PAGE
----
As machine learning has become more widely adopted by businesses, O’Reilly set out to survey our audience to learn more about how companies approach this work. Do companies with more experience deploying machine learning in production use methods that differ significantly from organizations that are just beginning? For companies that haven’t begun this journey, are there any best practices that might help?
Looking at mainstream adoption for machine learning now—especially in light of recent data privacy legislation such as General Data Protection Regulation (GDPR) in Europe and a similar political movement in California—we wanted to probe current trends, with these questions in particular:
- How experienced are companies with machine learning adoption, in terms of number of years deploying models in production?
- What has the impact been on culture and organization—for example, have job titles changed?
- Who builds machine learning models: internal teams, external consultants, cloud APIs?
- How are decisions and priorities set and by whom within the organization?
- What methodologies apply for developing machine learning—for example, Agile?
- What metrics are used to evaluate success?
Notable findings from the survey include the following:
- Job titles specific to machine learning are already widely used at organizations with extensive experience in machine learning: data scientist (81%), machine learning engineer (39%), deep learning engineer (20%).
- One in two (54%) respondents who belong to companies with extensive experience in machine learning check for fairness and bias. Overall, 40% of respondents indicated their organizations check for model fairness and bias. As tutorials and training materials become available, the number of companies capable of addressing fairness and bias should increase.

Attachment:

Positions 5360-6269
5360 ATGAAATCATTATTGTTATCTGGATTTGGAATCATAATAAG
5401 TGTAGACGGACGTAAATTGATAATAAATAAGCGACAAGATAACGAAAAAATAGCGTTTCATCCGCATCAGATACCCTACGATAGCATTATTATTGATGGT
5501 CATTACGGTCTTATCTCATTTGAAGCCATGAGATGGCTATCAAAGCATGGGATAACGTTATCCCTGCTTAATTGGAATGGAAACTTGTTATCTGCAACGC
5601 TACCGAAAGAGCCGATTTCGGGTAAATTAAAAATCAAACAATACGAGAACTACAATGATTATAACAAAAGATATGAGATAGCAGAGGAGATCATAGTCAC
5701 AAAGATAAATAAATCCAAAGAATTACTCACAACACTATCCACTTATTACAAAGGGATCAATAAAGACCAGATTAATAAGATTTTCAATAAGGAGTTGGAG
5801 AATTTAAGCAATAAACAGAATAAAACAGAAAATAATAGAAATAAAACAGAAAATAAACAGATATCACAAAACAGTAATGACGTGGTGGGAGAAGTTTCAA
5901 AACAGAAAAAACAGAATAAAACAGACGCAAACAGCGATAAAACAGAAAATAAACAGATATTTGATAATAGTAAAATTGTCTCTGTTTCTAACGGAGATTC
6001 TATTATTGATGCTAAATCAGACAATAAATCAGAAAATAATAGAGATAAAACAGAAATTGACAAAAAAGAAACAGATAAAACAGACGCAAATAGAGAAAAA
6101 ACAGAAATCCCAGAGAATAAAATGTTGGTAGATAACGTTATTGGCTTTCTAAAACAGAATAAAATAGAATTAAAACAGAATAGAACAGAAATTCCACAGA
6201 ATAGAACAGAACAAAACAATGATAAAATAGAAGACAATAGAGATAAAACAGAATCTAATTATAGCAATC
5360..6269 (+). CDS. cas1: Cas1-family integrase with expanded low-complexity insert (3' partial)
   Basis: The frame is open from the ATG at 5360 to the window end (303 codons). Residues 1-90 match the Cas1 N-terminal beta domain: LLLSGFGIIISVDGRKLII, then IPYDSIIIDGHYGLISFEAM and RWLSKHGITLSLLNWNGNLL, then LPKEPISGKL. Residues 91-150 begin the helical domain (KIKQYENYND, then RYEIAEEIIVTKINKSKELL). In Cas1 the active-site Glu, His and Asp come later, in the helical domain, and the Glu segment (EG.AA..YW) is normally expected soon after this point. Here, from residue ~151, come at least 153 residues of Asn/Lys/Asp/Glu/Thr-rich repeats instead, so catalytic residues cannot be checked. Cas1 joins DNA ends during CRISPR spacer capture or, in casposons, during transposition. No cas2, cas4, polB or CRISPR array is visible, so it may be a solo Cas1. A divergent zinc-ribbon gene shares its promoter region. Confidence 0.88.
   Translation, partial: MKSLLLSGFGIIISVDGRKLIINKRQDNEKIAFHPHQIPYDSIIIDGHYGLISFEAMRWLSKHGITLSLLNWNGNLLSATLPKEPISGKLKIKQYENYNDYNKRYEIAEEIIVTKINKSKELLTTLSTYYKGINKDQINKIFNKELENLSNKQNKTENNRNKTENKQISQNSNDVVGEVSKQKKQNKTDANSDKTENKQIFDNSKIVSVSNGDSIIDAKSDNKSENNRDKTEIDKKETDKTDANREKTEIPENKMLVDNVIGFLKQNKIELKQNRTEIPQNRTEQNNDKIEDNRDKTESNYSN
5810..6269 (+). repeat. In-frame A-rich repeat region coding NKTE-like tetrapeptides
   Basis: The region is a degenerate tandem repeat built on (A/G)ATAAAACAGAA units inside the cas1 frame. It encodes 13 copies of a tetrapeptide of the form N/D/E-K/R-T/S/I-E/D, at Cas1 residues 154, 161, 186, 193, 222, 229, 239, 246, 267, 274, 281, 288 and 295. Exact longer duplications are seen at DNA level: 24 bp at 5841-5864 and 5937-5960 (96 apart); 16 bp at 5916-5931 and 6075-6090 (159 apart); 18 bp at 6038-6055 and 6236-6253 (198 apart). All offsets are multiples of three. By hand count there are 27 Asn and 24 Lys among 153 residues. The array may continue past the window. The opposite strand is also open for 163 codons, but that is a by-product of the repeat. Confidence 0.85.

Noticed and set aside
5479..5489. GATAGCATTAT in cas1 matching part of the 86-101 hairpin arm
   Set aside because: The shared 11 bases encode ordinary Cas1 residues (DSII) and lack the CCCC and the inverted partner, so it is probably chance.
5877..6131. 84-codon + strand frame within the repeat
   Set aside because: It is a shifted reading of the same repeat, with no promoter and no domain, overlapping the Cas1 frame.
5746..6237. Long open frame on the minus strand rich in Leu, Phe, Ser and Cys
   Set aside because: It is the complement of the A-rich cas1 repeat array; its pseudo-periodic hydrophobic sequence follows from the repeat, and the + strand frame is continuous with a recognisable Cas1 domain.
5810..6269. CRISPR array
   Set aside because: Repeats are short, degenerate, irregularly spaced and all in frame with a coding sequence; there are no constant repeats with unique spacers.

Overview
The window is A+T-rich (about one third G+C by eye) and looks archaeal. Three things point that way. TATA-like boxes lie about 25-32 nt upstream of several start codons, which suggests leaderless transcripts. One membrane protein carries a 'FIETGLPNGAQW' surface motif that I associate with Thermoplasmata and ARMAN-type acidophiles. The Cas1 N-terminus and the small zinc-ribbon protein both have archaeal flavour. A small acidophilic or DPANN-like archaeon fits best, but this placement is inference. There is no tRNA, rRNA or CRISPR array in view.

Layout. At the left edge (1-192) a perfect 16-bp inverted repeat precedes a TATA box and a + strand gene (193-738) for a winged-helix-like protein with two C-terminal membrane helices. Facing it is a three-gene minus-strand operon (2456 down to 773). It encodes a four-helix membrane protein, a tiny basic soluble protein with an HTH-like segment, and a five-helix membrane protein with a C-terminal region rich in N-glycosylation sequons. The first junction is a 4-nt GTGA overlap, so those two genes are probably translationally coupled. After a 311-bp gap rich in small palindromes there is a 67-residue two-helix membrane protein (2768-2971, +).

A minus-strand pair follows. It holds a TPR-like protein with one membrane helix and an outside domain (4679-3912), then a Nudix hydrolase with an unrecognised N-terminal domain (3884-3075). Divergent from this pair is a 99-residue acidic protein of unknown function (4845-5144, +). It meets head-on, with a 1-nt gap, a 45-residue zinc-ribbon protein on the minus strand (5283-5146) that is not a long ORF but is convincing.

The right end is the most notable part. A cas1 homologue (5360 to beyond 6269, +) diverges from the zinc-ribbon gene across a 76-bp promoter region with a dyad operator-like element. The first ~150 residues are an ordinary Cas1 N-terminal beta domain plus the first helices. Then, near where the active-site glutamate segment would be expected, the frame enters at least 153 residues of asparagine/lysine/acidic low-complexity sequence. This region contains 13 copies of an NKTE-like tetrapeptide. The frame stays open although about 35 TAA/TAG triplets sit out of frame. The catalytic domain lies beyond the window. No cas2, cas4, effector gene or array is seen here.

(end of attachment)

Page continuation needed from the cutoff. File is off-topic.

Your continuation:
- One in two (53%) respondents who belong to companies with extensive experience in machine learning check for privacy (43% across respondents from all companies). The EU’s GDPR mandates “privacy-by-design” (“inclusion of data protection from the onset of the designing of systems rather than an addition”), which means more companies will add privacy to their machine learning checklist. Fortunately, new regulations coincide with the rise of tools and methods for privacy-preserving analytics and machine learning.
- One in two (51%) respondents use internal data science teams to build their machine learning models, whereas use of AutoML services from cloud providers is in low single digits, and this split grows even more pronounced among sophisticated teams. Companies with less-extensive experience tend to rely on external consultants.
- Sophisticated teams tend to have data science leads set team priorities and determine key metrics for project success—responsibilities that would typically be performed by product managers in more traditional software engineering.
For a deep dive into these insights and more, download the free report The State of Machine Learning Adoption in the Enterprise with the full findings from our ML adoption survey.